As I began to acknowledge some of the physical and emotional reactions which darkness stirred within me I was reminded of God and of God’s activity in my own life. As I began in later life to reach longingly for the shade rather than the sunlight, and for night rather than day, I found myself questioning some deeply ingrained Christian metaphors and needing to express them in a way which could give expression to my relationship with God. Metaphors, of course, are rarely complete. Yet sometimes, they become so associated with their object that it is almost impossible to imagine anything else. For example, God as Father, or the use of the word ‘black’ to describe something negative. We have, thankfully, to a certain extent at least, recognised that these things are destructive in terms of how they lead us to make connections which are not necessarily helpful, and we are beginning to move away from them but there is still some way to go of course. God as light and Evil as darkness is one such metaphor and is still the predominant narrative.
Whilst I would not like us to lose light as a positive metaphor, it is important to recognise that it is not universally helpful – light has many harmful and destructive qualities – and if we deny that Darkness can also describe God we are perhaps missing some very important characteristics of God, as well as being rather unfair on darkness. George Orwell said, “uncritical acceptance of existing phrases can shape thinking and hinder new thought.”
I wrote my Dark Creed as an attempt to put into a liturgical context some of the ideas that were playing around in my head.
A Dark Creed
I believe in God
The creator of darkness,
Who conceived of its potential,
And allows it to live.
I believe in Jesus Christ,
The prince of darkness,
Who raises a canopy of grace
to shade the startled ones .
I believe in the Holy Spirit,
The inner shadow,
Who clings to our soul
and distorts the shape of our sorrow.
Like images, we also approach words and language with our own perspective and experience, perhaps our own biases and assumptions and it’s not unusual for people to react quite strongly when they read it.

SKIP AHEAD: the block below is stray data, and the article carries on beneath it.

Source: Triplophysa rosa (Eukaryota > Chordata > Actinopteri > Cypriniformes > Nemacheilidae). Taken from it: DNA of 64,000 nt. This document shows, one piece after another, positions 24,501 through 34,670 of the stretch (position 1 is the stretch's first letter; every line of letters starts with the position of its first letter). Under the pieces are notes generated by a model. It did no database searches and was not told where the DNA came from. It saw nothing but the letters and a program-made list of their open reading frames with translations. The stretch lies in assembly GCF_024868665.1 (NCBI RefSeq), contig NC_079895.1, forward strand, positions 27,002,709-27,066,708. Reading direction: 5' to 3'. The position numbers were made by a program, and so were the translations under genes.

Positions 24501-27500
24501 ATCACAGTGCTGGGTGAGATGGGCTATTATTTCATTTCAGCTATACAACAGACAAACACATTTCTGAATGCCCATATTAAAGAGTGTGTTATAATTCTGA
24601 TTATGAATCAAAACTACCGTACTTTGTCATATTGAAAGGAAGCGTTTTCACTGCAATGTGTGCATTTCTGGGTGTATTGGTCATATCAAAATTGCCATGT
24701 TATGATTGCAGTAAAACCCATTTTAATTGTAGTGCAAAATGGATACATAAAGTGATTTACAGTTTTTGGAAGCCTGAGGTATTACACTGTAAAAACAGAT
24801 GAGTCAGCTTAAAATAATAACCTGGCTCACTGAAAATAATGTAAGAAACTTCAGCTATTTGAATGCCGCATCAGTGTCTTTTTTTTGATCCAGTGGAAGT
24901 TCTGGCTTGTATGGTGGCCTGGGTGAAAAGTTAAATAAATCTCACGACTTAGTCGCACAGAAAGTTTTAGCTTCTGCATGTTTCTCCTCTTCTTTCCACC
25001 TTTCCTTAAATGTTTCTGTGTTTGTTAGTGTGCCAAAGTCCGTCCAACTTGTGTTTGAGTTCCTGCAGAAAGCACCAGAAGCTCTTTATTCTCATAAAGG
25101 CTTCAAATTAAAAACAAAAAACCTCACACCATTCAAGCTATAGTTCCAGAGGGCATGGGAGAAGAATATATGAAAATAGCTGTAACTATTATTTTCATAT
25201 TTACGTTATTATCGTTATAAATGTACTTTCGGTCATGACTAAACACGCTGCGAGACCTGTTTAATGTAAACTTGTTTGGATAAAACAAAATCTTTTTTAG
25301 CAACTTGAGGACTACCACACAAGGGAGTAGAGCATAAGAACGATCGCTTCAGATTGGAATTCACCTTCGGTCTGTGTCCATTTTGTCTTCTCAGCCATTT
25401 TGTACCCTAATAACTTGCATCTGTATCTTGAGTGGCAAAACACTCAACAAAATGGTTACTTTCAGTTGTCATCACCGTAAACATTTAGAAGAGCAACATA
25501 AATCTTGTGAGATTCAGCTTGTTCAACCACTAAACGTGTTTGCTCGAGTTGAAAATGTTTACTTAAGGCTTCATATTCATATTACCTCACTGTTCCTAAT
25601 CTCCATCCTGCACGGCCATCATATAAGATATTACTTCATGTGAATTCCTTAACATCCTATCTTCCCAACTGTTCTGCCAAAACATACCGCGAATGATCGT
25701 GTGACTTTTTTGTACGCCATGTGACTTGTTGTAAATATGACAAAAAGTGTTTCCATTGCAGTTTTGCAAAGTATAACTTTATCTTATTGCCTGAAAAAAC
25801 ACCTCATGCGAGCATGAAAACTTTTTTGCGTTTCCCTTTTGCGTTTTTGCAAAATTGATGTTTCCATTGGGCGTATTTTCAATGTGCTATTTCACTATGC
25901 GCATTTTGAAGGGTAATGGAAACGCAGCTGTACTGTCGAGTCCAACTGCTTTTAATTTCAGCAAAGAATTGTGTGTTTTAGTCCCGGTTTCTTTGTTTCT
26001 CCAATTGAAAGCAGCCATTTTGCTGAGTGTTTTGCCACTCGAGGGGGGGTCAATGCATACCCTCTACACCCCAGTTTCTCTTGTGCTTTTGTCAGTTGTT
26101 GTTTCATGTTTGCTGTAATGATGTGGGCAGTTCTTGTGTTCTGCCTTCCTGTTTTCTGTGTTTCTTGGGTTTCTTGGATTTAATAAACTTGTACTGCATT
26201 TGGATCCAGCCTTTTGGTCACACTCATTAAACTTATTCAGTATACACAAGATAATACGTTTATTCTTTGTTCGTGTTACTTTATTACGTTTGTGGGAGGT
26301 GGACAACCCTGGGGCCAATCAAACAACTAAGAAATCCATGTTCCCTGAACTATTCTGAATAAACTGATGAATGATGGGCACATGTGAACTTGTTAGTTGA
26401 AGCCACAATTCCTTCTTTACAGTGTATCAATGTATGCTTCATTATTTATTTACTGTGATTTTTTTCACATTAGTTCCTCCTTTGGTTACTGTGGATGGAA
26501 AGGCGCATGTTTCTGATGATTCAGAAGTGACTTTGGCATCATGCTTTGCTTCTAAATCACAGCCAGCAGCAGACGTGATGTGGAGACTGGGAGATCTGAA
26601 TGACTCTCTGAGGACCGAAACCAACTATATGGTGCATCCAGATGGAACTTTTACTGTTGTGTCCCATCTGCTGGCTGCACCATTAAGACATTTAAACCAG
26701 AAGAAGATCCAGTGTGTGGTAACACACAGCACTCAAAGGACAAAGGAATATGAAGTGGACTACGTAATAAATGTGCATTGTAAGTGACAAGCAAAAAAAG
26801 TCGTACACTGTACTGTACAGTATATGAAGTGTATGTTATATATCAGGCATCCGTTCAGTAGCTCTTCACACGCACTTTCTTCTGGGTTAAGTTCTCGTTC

If you find the image of Jesus as ‘the Prince of darkness’ concerning, then I ask you to reflect on the term Lucifer – which actually means ‘bearer of light’ or ‘Morning Star’
During the Exile of Israelites to Babylonia, there they encountered the King, who was the son of Bel and Ishtar, associated in local mythology with Venus, the Morning star (so called because of its closeness to the sun and appearance in the sky just before sunrise) So, the King of Babylon became known as the ‘Morning Star’ or Lucifer.
In Isaiah 14:12-16, the prophet is talking about how God will restore the people to Israel and they will taunt the fall of the King of Babylon (Lucifer) from his earthly throne. In verse 12 the writer gets a bit sarcastic – he talks about the fall of Lucifer from a metaphorical Heaven into a metaphorical hell. He is speaking metaphorically, about deposing the King. Sadly, over time, the sarcastic tone was lost and the verses came to be understood as being about the fall of Satan from Heaven. Hence Lucifer becomes Satan.
Satan as the bearer of light. Jesus as the prince of darkness. So it’s interesting to consider why, if Lucifer means bearer of Light, do we find the idea of Jesus as the Prince of darkness so difficult?
- Reflect upon the ‘Dark Creed’ How do you respond to it?
- What common metaphors for the Divine work for you or don’t work?
- Are there other ways of describing God or words you could use which might seem unusual?